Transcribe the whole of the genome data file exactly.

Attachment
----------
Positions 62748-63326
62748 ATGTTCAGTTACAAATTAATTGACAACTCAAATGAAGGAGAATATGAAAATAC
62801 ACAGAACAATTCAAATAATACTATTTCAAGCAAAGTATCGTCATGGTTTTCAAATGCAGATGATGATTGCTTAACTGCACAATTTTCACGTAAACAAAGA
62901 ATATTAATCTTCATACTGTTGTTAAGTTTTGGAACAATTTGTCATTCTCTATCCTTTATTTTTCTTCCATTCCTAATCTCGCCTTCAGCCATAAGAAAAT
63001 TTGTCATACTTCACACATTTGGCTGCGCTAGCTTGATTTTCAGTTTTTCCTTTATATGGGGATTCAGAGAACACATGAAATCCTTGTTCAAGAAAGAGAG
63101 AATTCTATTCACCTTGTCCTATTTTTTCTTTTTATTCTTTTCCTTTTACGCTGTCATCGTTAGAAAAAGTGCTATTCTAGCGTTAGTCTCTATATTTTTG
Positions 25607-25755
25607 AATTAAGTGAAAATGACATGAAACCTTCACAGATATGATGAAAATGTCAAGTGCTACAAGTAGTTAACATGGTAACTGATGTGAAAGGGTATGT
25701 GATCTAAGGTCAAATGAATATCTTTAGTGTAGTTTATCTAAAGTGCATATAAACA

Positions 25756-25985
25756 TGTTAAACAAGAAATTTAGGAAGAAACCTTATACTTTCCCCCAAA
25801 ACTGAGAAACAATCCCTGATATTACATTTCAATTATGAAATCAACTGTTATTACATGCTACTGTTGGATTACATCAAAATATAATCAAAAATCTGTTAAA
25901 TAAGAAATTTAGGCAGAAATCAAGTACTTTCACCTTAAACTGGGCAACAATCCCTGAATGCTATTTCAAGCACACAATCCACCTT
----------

Positions 62748-63326
62748 ATGTTCAGTTACAAATTAATTGACAACTCAAATGAAGGAGAATATGAAAATAC
62801 ACAGAACAATTCAAATAATACTATTTCAAGCAAAGTATCGTCATGGTTTTCAAATGCAGATGATGATTGCTTAACTGCACAATTTTCACGTAAACAAAGA
62901 ATATTAATCTTCATACTGTTGTTAAGTTTTGGAACAATTTGTCATTCTCTATCCTTTATTTTTCTTCCATTCCTAATCTCGCCTTCAGCCATAAGAAAAT
63001 TTGTCATACTTCACACATTTGGCTGCGCTAGCTTGATTTTCAGTTTTTCCTTTATATGGGGATTCAGAGAACACATGAAATCCTTGTTCAAGAAAGAGAG
63101 AATTCTATTCACCTTGTCCTATTTTTTCTTTTTATTCTTTTCCTTTTACGCTGTCATCGTTAGAAAAAGTGCTATTCTAGCGTTAGTCTCTATATTTTTG
Positions 25607-25755
25607 AATTAAGTGAAAATGACATGAAACCTTCACAGATATGATGAAAATGTCAAGTGCTACAAGTAGTTAACATGGTAACTGATGTGAAAGGGTATGT
25701 GATCTAAGGTCAAATGAATATCTTTAGTGTAGTTTATCTAAAGTGCATATAAACA

Positions 25756-25985
25756 TGTTAAACAAGAAATTTAGGAAGAAACCTTATACTTTCCCCCAAA
25801 ACTGAGAAACAATCCCTGATATTACATTTCAATTATGAAATCAACTGTTATTACATGCTACTGTTGGATTACATCAAAATATAATCAAAAATCTGTTAAA
25901 TAAGAAATTTAGGCAGAAATCAAGTACTTTCACCTTAAACTGGGCAACAATCCCTGAATGCTATTTCAAGCACACAATCCACCTT